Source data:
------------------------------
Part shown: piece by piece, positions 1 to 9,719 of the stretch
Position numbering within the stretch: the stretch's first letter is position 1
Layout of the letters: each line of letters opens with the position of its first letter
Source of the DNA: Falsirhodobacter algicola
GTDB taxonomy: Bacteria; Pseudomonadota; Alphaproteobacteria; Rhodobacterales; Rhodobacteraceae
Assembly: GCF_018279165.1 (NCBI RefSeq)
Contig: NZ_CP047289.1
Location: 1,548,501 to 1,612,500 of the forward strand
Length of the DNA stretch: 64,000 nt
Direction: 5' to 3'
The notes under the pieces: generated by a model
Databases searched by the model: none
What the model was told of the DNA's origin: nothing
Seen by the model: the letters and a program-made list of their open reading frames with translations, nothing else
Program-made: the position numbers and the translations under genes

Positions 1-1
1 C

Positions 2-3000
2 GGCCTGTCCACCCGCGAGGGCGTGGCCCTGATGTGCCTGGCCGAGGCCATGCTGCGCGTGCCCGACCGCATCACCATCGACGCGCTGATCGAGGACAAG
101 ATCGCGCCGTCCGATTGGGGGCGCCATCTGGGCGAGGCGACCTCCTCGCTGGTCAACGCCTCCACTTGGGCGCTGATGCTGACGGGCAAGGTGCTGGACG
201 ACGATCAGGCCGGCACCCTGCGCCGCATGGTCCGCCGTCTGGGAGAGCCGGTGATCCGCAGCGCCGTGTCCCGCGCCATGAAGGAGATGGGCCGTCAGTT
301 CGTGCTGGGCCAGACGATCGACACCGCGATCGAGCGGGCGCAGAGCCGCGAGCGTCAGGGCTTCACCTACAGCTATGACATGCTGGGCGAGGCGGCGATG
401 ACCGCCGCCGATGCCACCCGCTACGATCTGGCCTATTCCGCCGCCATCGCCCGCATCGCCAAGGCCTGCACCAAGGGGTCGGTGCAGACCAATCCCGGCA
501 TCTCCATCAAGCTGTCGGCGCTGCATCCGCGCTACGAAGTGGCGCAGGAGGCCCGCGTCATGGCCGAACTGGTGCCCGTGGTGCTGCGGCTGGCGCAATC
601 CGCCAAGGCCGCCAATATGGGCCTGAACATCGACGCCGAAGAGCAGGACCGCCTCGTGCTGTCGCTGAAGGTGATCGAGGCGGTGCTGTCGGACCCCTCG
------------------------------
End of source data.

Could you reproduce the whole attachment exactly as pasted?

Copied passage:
Part shown: piece by piece, positions 1 to 9,719 of the stretch
Position numbering within the stretch: the stretch's first letter is position 1
Layout of the letters: each line of letters opens with the position of its first letter
Source of the DNA: Falsirhodobacter algicola
GTDB taxonomy: Bacteria; Pseudomonadota; Alphaproteobacteria; Rhodobacterales; Rhodobacteraceae
Assembly: GCF_018279165.1 (NCBI RefSeq)
Contig: NZ_CP047289.1
Location: 1,548,501 to 1,612,500 of the forward strand
Length of the DNA stretch: 64,000 nt
Direction: 5' to 3'
The notes under the pieces: generated by a model
Databases searched by the model: none
What the model was told of the DNA's origin: nothing
Seen by the model: the letters and a program-made list of their open reading frames with translations, nothing else
Program-made: the position numbers and the translations under genes

Positions 1-1
1 C

Positions 2-3000
2 GGCCTGTCCACCCGCGAGGGCGTGGCCCTGATGTGCCTGGCCGAGGCCATGCTGCGCGTGCCCGACCGCATCACCATCGACGCGCTGATCGAGGACAAG
101 ATCGCGCCGTCCGATTGGGGGCGCCATCTGGGCGAGGCGACCTCCTCGCTGGTCAACGCCTCCACTTGGGCGCTGATGCTGACGGGCAAGGTGCTGGACG
201 ACGATCAGGCCGGCACCCTGCGCCGCATGGTCCGCCGTCTGGGAGAGCCGGTGATCCGCAGCGCCGTGTCCCGCGCCATGAAGGAGATGGGCCGTCAGTT
301 CGTGCTGGGCCAGACGATCGACACCGCGATCGAGCGGGCGCAGAGCCGCGAGCGTCAGGGCTTCACCTACAGCTATGACATGCTGGGCGAGGCGGCGATG
401 ACCGCCGCCGATGCCACCCGCTACGATCTGGCCTATTCCGCCGCCATCGCCCGCATCGCCAAGGCCTGCACCAAGGGGTCGGTGCAGACCAATCCCGGCA
501 TCTCCATCAAGCTGTCGGCGCTGCATCCGCGCTACGAAGTGGCGCAGGAGGCCCGCGTCATGGCCGAACTGGTGCCCGTGGTGCTGCGGCTGGCGCAATC
601 CGCCAAGGCCGCCAATATGGGCCTGAACATCGACGCCGAAGAGCAGGACCGCCTCGTGCTGTCGCTGAAGGTGATCGAGGCGGTGCTGTCGGACCCCTCG